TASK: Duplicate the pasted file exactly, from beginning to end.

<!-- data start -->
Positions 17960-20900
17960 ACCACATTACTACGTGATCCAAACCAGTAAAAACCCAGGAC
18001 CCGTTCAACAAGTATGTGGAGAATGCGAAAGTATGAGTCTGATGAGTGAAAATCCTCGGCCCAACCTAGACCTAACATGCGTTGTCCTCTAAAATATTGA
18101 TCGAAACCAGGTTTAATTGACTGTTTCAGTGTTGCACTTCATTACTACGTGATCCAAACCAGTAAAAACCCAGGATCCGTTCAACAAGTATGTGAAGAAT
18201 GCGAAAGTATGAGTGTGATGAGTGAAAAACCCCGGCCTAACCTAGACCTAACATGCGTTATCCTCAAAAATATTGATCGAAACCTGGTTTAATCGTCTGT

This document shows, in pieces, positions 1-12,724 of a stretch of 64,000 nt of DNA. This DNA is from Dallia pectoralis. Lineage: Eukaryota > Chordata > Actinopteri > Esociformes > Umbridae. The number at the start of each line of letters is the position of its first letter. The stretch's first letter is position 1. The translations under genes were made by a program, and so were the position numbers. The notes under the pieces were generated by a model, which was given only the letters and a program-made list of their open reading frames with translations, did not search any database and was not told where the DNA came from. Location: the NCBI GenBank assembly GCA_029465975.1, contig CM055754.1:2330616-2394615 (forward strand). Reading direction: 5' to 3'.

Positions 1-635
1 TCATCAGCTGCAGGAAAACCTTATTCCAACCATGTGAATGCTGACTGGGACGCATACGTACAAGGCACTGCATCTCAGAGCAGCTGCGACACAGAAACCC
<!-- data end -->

Positions 17960-20900
17960 ACCACATTACTACGTGATCCAAACCAGTAAAAACCCAGGAC
18001 CCGTTCAACAAGTATGTGGAGAATGCGAAAGTATGAGTCTGATGAGTGAAAATCCTCGGCCCAACCTAGACCTAACATGCGTTGTCCTCTAAAATATTGA
18101 TCGAAACCAGGTTTAATTGACTGTTTCAGTGTTGCACTTCATTACTACGTGATCCAAACCAGTAAAAACCCAGGATCCGTTCAACAAGTATGTGAAGAAT
18201 GCGAAAGTATGAGTGTGATGAGTGAAAAACCCCGGCCTAACCTAGACCTAACATGCGTTATCCTCAAAAATATTGATCGAAACCTGGTTTAATCGTCTGT

This document shows, in pieces, positions 1-12,724 of a stretch of 64,000 nt of DNA. This DNA is from Dallia pectoralis. Lineage: Eukaryota > Chordata > Actinopteri > Esociformes > Umbridae. The number at the start of each line of letters is the position of its first letter. The stretch's first letter is position 1. The translations under genes were made by a program, and so were the position numbers. The notes under the pieces were generated by a model, which was given only the letters and a program-made list of their open reading frames with translations, did not search any database and was not told where the DNA came from. Location: the NCBI GenBank assembly GCA_029465975.1, contig CM055754.1:2330616-2394615 (forward strand). Reading direction: 5' to 3'.

Positions 1-635
1 TCATCAGCTGCAGGAAAACCTTATTCCAACCATGTGAATGCTGACTGGGACGCATACGTACAAGGCACTGCATCTCAGAGCAGCTGCGACACAGAAACCC